On September 8th Google released a new feature for their search engine: Google instant.
If you haven’t seen it yet, there is an introduction on Youtube that is worth spending 1:41 minutes on.
Simply put, Google instant is a new way of displaying results and helping users find information faster. As you type, results will be presented in the background. In most cases it is enough to write two or three characters and the results you expect are already right in front of you.
The Swedish site Prisjakt has been using this for years, helping the users to get a better precision in their searches.
At Google you have previously been guided by “query suggestion” i.e. you got suggestions of what others have searched for before – a function also used by other search engines such as Bing (called Type Ahead). Google instant is taking it one step further.
When looking at what the blog community has to say about the new feature it seems to split the users in two groups; you either hate it or love it.
So, what are the consequences? From an end-user perspective we will most likely stop typing if something interesting appears that draws our attention. The result?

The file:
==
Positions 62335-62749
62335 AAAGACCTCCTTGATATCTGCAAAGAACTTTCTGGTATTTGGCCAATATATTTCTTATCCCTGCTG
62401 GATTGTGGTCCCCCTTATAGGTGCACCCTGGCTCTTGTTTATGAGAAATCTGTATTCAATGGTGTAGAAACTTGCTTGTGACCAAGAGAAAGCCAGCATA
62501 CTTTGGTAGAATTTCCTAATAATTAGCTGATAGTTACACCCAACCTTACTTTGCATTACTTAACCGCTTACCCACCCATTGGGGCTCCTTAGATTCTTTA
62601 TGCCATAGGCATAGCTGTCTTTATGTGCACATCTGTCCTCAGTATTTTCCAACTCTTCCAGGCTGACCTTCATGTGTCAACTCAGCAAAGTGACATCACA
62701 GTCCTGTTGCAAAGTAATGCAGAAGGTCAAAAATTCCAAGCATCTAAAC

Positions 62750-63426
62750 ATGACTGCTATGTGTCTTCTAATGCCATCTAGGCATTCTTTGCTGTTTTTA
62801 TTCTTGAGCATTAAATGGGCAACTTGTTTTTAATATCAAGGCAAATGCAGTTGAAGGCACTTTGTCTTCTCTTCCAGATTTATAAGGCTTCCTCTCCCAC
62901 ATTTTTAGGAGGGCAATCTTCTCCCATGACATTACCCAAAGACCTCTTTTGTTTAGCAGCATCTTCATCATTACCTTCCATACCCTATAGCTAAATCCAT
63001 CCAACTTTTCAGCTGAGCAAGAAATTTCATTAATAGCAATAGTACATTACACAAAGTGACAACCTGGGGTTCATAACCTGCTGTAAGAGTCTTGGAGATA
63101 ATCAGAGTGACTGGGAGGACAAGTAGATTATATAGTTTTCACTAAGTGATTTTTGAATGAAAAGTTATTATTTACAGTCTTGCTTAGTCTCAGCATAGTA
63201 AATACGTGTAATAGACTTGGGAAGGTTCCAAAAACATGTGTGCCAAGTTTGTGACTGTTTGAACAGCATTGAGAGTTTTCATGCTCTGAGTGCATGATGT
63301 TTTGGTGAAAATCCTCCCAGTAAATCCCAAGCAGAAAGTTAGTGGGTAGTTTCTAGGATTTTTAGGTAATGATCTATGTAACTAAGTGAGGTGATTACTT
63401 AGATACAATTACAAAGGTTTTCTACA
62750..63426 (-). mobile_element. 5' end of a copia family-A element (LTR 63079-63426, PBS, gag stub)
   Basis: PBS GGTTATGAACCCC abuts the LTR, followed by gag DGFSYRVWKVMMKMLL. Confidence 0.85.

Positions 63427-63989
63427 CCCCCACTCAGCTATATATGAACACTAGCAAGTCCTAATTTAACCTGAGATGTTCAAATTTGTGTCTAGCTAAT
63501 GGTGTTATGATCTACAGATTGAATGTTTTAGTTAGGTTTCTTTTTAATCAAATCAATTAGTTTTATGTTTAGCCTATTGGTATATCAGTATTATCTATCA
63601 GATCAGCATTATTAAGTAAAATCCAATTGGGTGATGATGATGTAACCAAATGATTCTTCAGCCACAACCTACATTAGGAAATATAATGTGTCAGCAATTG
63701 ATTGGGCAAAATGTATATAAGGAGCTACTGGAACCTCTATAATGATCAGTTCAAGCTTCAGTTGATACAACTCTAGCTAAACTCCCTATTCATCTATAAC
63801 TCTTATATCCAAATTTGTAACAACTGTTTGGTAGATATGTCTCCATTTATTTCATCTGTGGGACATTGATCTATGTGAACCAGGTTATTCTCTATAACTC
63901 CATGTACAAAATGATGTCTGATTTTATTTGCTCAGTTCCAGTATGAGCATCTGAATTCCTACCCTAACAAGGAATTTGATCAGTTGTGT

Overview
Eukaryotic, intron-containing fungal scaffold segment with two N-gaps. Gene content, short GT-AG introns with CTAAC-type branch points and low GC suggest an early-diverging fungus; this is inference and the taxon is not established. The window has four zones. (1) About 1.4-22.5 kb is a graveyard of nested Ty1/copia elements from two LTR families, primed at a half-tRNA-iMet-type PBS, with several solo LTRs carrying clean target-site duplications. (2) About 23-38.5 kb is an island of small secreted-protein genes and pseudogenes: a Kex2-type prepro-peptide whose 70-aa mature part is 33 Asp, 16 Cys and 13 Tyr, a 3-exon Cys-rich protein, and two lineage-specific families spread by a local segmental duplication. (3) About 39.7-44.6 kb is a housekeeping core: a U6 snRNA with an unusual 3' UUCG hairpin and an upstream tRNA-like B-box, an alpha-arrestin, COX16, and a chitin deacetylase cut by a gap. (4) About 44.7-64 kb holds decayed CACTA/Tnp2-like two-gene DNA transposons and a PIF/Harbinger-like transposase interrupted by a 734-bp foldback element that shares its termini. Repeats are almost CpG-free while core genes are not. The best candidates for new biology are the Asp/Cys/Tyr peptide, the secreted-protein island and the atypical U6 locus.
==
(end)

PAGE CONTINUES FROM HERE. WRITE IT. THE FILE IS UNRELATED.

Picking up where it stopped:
The search results shown at the very top will generate more traffic , it will be more personalized over time and we will most probably be better at phrasing our queries better.
From an advertising perspective, this will most likely affect the way people work with search engine optimization. Some experts, like Steve Rubel, claims Google instant will make SEO irrelevant, wheas others, like Matt Cutts think it will change people behavior in a positive way over time and explains why.
What Google is doing is something that they constantly do: change the way we consume information. So what is the next step?
CNN summarizes what the Eric Schmidt, the CEO of Google says:
“The next step of search is doing this automatically. When I walk down the street, I want my smartphone to be doing searches constantly: ‘Did you know … ?’ ‘Did you know … ?’ ‘Did you know … ?’ ‘Did you know … ?’ ”
Schmidt said at the IFA consumer electronics event in Berlin, Germany, this week.
“This notion of autonomous search — to tell me things I didn’t know but am probably interested in — is the next great stage, in my view, of search.”
Do you agree? Can we predict what the users want from search? Is this the sort of functionality that we want to use on the web and behind the firewall?